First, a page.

Bentley Flying Spur (2013-2019) Review
If the Bentley Continental GT is aimed at the driver, this Bentley Flying Spur is very much about lounging in the back. Some of its tech is a little behind the times, though.
This score is awarded by our team of expert reviewers after extensive testing of the car
- Classy looks
- High-quality interior
- Massive power
What's not so good
- Cumbersome in town
- Dated infotainment
Bentley Flying Spur (2013-2019): what would you like to read next?
The Bentley Flying Spur is a luxury saloon with supercar pace that rivals the Rolls Royce Ghost, as well as more expensive versions of the Audi A8, BMW 7 Series, Jaguar XJ and Mercedes S-Class. If you’re looking for high-end luxury motoring, this is it.
What sets it apart from the competition (bar, maybe, the Rolls Royce) is the Bentley’s opulent interior, which features acres of wood and leather, while the majority of the switches are made from cold-to-the touch metal. And this is a Bentley you’ll want to spend more time in the back of rather than drive, because rear space is superb and there’s a boot big enough to take your matching Italian-leather luggage set too.
Equipment levels are high (although not class-leading) and buyers can specify loads of options such as electrically adjustable rear seats and a back-seat entertainment system which make the car superb for travelling long distances in. All-told, its luxurious cabin is the main reason why you would choose the Bentley over much cheaper models from Jaguar and Mercedes.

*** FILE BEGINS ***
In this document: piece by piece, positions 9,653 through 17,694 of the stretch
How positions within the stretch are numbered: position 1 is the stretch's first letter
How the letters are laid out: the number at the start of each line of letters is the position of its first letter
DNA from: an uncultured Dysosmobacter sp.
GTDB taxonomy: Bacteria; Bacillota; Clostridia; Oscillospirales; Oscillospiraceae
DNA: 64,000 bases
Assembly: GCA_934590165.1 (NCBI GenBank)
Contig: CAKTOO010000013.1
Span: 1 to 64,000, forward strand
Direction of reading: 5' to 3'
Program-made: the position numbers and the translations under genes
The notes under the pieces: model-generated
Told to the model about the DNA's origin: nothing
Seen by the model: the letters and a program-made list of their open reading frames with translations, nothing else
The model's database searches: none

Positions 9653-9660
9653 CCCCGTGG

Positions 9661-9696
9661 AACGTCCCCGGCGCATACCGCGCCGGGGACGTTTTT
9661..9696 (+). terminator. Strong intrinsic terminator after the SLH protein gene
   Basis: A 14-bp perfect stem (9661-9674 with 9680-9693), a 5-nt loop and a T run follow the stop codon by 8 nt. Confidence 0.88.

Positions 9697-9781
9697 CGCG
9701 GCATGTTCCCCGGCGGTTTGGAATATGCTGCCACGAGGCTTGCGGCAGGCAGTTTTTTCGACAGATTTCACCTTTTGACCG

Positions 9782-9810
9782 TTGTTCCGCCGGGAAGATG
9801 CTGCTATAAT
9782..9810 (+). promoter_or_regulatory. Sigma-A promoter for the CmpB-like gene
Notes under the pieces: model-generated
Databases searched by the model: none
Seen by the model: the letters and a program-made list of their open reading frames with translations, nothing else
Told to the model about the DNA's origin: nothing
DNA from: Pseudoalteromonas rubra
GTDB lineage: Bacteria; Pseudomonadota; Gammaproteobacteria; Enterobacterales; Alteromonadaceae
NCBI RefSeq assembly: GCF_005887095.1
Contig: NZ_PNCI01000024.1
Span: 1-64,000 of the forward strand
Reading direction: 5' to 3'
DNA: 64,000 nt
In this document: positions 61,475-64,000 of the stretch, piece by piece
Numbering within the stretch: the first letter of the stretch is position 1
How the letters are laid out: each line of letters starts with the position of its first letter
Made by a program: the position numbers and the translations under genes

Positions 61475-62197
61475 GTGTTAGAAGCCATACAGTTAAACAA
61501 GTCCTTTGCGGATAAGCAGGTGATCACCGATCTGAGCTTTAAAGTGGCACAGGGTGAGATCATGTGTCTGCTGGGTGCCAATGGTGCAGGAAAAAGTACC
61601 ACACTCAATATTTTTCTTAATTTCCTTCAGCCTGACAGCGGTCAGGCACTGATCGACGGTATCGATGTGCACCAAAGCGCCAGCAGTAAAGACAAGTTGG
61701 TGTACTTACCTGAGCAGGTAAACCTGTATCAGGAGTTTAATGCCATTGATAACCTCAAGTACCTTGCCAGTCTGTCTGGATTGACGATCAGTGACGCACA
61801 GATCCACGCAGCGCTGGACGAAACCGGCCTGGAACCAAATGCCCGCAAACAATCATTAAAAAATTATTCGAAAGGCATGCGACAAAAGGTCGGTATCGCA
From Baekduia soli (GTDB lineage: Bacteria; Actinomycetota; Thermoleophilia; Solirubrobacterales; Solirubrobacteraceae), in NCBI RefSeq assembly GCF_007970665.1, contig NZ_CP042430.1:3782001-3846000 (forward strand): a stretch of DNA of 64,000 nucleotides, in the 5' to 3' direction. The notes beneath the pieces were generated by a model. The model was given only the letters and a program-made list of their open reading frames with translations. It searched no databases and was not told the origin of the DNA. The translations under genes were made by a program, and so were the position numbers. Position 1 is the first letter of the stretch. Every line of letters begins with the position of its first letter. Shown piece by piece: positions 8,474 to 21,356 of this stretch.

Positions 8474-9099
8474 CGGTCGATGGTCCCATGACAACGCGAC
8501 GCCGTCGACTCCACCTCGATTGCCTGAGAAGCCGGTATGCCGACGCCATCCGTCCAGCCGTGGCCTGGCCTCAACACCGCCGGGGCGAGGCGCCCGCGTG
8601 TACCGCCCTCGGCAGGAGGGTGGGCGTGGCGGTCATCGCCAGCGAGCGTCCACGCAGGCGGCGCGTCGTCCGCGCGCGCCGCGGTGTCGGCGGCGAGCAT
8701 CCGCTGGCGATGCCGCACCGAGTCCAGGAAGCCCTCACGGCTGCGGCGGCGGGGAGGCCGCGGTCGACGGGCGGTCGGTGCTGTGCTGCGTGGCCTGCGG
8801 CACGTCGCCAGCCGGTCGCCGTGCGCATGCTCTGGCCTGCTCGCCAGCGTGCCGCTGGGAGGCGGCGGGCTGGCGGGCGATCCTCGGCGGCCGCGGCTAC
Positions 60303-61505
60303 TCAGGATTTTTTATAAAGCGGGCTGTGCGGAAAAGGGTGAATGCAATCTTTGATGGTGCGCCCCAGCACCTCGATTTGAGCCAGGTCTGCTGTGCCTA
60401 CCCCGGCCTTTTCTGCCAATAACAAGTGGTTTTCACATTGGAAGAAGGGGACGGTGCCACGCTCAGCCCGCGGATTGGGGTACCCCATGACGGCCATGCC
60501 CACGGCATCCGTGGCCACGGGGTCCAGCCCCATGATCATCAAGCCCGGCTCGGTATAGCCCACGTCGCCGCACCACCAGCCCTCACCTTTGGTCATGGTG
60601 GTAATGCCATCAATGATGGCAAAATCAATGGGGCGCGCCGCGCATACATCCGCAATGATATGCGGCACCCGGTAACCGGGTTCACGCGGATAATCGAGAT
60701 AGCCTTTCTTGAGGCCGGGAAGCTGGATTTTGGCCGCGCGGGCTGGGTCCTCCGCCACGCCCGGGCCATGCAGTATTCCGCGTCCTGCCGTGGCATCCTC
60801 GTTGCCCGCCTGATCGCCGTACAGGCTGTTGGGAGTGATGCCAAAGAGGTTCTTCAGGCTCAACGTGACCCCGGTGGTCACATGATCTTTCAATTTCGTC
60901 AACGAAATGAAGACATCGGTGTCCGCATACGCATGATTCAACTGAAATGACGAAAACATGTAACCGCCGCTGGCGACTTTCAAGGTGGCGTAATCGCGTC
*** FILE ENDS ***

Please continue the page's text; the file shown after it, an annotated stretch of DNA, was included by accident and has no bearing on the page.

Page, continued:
However, alternatives such as the A8, S-Class and 7 Series have moved the game lightyears on in terms of infotainment. The Flying Spur is an old car now, and as such, is fitted with a very similar touchscreen infotainment system to the one it launched with way back in 2005. It’s relatively large, but its graphics are dated, it takes an age to respond to some prods and the sat-nav looks like an old shipping chart compared with Audi or BMW’s.
There are no issues with the amount of hand-built, bespoke luxury on show in the Flying Spur, but for my hundreds of thousands I’d like an up-to-date infotainment system.
Power comes from a choice of two petrol engines – a 6.0-litre W12 or a 4.0-litre V8. Both have twin turbochargers for extra performance, but it’s the smaller engine that makes the most sense. It’s nearly as quick as the top-of-the-range model (getting from 0-62mph in just 4.9 seconds) and returns official fuel economy of 26mpg versus the W12’s 19mpg.
You won’t want to drive the Flying Spur particularly quickly along a country road, though. With all-wheel drive as standard and fairly precise steering it inspires confidence through corners, but it always feels every last gram of its two and a half tonnes. It’s as a motorway cruiser where the Bentley excels – its engine barely ticks over at 70mph and outside noise is almost removed completely. Best to sit in the back and enjoy it.
You’ll have to really want this Flying Spur to buy one, then. Its quality, comfort and quiet remain superb, but much more modern alternatives provide far more technology these days. And given there’s a brand new Flying Spur just around the corner which is based on the fantastic Continental GT, you’d be better off waiting for that instead.